Gutters

Gutters take the rain from your roof and channel it away from your walls and the timbers set into the walls that are prone to rot if they are damp – lintels, joists and rafters. As our winters get wetter, it is very important that your gutters function properly. Cleaning will prevent overflows and regular maintenance will prevent leaks. Gutter repairs are almost always common repairs.

What to look out for

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Typical signs of gutter problemsJohn GilbertDamp stains under moulded gutter

Keep a regular eye on the gutters looking particularly for damp and stains underneath as these can be the first sign of leaks and overflows. Cracks in lintels underneath are sometimes the result of rot problems inside.

Quick action can prevent further damage to your decorations and the structure of your building.

Cleaning gutters

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Plant growth in guttersJohn GilbertRequired cleaning some years ago. Plants like this will likely mean the gutter is blocked, so water is likely overflowing the gutter

Leaves and roof debris clog gutters. Clean your gutters every year, if there are trees nearby in spring and autumn. Cleaning once every two years may be possible depending on the gutter. Plants growing in gutters are a sure sign of problems. 

Consider fitting a leaf guard over the outlet to the downpipe to help prevent blockages in the pipe but keep the guards themselves clean. Leafguards at outlets can also cause blockages as leaves will often collect around the wire cage and cause a blockage.

Dealing with climate change

As our winters get ever wetter with more frequent rain storms, gutter maintenance becomes even more critical. If you are replacing your gutters, increase their size so they can cope with more rain and add an undercloak to protect against rainstorms. 

Types of gutter

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Moulded Front Gutter

Usually made of cast iron and commonly found on the fronts of older stone tenements

Caring from moulded gutters

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Half round gutter

Widely used on the rear of older stone tenements and at front and rear of newer buildings

Keeping half round gutters in good shape

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Stone gutters

Also widely used on the front of stone buildings - leaks can be hard to spot until too late

Repairing stone gutters

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Parapet Gutters

Hidden behind a low stone wall at the top of your building, leaks are difficult to spot until its too late.

Maintaining parapet gutters

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Drainpipes

Taking water from the gutters to the drains, they can corrode and soak your walls.

Avoiding leaks in drainpipes

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Moulded front gutter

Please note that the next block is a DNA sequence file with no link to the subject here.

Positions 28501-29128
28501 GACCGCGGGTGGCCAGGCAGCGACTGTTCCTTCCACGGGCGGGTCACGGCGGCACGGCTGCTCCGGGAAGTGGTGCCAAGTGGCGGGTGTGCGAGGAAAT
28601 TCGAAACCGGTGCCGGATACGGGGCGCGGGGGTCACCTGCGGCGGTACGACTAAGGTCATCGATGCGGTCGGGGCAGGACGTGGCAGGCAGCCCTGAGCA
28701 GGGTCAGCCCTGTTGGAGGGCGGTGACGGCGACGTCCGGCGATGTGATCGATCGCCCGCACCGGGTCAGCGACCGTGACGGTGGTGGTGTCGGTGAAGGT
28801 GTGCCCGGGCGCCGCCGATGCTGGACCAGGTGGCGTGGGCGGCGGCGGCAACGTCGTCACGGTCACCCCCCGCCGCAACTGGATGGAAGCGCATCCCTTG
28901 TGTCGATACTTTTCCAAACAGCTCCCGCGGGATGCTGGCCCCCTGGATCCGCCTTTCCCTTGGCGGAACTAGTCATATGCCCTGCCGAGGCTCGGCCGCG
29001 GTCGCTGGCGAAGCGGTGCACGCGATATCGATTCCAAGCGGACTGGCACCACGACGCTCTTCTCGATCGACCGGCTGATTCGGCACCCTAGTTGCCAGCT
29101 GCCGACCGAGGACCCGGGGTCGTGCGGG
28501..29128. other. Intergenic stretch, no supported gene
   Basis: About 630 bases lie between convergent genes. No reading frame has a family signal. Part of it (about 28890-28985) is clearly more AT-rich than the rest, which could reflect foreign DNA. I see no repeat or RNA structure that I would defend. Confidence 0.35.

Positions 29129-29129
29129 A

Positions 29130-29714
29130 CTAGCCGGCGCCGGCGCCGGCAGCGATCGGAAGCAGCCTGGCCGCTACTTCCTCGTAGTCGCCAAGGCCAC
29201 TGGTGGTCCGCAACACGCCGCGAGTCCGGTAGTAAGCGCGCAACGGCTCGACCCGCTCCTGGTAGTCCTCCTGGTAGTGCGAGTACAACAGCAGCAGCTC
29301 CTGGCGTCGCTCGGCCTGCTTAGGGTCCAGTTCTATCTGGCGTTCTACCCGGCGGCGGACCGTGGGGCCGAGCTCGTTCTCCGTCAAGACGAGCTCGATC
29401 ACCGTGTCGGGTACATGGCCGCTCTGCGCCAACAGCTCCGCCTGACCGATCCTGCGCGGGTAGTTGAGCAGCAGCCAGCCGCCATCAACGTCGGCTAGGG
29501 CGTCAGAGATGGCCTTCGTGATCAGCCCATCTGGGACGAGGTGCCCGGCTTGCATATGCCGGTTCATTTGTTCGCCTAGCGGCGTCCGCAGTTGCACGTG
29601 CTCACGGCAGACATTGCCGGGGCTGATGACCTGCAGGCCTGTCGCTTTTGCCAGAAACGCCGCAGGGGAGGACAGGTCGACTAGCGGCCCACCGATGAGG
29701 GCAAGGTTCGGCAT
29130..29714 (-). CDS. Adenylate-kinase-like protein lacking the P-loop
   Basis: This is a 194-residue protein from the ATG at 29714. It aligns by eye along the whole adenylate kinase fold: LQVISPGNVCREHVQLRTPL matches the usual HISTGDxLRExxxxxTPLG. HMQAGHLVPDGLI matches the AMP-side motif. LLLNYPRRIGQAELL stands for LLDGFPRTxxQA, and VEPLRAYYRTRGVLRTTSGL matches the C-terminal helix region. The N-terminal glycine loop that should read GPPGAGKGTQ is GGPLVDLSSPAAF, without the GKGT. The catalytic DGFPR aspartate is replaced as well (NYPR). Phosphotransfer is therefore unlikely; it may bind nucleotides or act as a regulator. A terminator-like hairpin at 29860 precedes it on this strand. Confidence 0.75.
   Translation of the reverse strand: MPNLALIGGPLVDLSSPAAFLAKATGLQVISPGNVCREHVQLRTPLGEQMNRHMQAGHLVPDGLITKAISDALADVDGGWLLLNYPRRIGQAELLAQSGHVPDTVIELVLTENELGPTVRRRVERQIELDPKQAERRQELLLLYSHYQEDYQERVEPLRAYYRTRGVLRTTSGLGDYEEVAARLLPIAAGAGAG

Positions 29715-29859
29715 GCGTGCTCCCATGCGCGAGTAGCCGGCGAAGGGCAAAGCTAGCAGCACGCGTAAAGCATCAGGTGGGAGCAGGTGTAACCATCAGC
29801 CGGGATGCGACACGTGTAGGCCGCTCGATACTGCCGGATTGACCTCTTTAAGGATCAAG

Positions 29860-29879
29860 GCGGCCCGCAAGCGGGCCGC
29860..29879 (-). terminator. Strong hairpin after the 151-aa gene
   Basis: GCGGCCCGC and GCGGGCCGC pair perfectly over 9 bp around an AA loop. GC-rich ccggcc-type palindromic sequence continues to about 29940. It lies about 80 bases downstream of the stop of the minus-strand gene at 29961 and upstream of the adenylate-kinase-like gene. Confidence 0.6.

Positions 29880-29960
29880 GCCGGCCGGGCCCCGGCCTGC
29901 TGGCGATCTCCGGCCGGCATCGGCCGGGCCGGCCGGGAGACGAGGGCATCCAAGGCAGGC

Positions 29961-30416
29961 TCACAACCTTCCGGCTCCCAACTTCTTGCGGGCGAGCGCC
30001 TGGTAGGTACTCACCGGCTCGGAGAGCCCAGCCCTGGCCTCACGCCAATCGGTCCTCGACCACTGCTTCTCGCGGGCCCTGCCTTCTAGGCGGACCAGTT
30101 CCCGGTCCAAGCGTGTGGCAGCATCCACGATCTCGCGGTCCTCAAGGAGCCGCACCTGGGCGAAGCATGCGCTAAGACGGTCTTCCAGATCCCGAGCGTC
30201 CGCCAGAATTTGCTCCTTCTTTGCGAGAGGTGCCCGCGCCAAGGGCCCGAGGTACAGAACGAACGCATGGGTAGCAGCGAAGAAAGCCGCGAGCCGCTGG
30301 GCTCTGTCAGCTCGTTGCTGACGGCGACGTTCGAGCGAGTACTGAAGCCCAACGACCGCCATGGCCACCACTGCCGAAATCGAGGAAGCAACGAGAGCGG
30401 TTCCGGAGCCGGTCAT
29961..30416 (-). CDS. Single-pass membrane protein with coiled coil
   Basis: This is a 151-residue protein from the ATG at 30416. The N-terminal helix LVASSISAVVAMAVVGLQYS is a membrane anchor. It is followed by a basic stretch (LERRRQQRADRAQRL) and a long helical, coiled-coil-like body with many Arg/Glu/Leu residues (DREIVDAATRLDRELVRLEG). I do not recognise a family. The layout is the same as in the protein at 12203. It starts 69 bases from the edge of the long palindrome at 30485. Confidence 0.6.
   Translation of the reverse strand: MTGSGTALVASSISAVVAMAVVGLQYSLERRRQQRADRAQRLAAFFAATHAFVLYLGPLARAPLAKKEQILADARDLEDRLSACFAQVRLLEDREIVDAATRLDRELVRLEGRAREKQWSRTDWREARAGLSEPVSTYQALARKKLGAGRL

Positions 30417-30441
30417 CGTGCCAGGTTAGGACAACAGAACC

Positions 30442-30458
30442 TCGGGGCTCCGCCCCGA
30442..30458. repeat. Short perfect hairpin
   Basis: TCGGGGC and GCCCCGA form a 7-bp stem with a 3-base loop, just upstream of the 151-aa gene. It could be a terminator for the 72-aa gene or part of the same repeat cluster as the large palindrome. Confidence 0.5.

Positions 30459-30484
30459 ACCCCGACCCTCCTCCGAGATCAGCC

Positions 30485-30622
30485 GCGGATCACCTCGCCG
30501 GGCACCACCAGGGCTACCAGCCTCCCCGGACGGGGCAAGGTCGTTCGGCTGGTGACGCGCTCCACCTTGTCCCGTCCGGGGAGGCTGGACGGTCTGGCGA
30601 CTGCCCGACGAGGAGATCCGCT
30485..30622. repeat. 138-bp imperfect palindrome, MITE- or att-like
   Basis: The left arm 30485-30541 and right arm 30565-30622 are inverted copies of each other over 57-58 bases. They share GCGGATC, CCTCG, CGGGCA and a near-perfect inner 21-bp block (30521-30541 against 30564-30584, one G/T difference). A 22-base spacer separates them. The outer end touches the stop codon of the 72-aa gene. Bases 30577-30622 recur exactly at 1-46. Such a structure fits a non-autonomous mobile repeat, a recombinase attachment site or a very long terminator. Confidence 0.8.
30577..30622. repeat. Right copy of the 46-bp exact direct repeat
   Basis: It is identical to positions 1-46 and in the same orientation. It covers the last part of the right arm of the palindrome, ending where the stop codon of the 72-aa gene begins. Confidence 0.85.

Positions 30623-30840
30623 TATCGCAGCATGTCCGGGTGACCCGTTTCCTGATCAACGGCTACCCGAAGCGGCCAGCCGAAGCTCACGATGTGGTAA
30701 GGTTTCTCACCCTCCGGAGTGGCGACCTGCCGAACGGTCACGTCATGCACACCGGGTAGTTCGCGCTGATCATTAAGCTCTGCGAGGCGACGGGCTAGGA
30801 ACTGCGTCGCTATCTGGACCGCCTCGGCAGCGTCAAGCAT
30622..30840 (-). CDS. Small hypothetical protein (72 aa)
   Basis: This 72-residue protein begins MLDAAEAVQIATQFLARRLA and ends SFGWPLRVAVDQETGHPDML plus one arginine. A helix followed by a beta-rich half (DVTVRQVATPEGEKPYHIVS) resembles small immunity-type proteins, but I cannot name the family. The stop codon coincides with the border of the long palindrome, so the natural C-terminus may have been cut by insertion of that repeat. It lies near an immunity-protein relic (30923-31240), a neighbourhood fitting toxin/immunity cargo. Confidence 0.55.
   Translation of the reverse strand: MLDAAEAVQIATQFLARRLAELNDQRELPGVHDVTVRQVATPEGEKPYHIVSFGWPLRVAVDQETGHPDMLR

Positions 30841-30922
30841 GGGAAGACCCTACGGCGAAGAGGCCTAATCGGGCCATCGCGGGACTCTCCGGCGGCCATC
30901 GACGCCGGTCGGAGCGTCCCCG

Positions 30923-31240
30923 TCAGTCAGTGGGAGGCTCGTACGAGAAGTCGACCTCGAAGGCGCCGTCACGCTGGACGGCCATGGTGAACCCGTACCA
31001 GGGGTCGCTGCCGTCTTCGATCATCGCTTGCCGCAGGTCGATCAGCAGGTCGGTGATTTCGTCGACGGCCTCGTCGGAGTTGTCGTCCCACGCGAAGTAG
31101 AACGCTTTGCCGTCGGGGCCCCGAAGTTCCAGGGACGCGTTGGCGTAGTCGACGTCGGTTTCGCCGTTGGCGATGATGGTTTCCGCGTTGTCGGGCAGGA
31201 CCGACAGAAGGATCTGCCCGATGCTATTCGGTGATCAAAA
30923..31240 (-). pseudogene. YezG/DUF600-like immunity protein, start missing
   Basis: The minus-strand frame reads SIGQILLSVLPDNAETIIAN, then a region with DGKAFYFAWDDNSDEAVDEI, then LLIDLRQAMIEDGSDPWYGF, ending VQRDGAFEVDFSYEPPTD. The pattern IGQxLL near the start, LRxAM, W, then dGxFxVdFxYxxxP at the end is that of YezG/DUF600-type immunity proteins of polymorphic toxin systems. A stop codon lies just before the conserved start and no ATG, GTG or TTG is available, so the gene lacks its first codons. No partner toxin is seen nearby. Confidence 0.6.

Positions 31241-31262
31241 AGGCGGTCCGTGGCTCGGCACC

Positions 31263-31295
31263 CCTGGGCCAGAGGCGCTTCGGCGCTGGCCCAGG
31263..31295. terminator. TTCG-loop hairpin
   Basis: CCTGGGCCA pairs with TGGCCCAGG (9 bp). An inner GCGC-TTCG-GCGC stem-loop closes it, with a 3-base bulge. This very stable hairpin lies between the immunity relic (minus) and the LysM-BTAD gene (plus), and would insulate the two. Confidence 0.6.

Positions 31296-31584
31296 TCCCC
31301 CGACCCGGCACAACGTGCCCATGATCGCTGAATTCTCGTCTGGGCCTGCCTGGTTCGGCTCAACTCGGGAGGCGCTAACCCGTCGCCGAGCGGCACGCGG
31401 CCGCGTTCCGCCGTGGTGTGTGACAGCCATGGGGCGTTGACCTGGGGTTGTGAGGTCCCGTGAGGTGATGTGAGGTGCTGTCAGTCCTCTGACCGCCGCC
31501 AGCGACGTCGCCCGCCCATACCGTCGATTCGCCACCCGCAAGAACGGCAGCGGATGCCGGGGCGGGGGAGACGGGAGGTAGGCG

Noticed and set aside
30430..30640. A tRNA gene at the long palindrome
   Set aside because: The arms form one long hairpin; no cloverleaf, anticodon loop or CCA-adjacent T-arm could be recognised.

Cast iron gutters and the bolts that fix the joints in sections can rust and corrode.  Hard to check from ground level.

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Moulded gutterJohn GilbertSeen from below - note lead undercloak

What to look out for when replacing moulded gutters.

Half round gutter

These are normally made of cast iron. If they rust, they leak so paint them every 5 years - inside and out.  Look out for corrosion problems at the joints between gutter lengths too.

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Half round gutterJohn Gilbertnote how fixings have come away, the undercloak is decayed and the stonework is now damp

 

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Half round gutter in need of paintingJohn GilbertDon't forget to paint the insides of gutters

What to look for when repairing or replacing half round gutters

Stone gutter

Sometimes called eaves gutters, these are simply a channel in a top cornice stone.  The channel would be lined with lead or asphalt.  As these gutters are hidden, leaks can go undetected until it’s too late. These gutters are often too shallow to cope with rainstorms.

More information about repairing and replacing stone gutters

Parapet gutter

Parapets have a gutter hidden  behind them, normally made of lead. Any blockage can lead to problems, particularly in rainstorms. They should have a secondary safety overflow outlet. They are most likely to block at the connection with the drainpipe. The drain may be an internal pipe.

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Parapet with gutter behindJohn GilbertBlockages may only be seen from roof level

Further technical information on parapet gutters

Listed Buildings and Conservation Areas

If your building is listed or in a conservation area, you may need consent to replace your gutters with those made of an alternative materials.

Who pays?

Gutter repairs are almost always common repairs.  Replacing gutters with those of a higher specification to cope with climate change is an incidental improvement and therefore maintenance so does not need 100% agreement of owners.

Further information

Society for the Protection of Ancient Buildings Technical Q&A 'Rainwater Disposal'

Historic Scotland Inform Guide 'Damp: Causes and Solutions'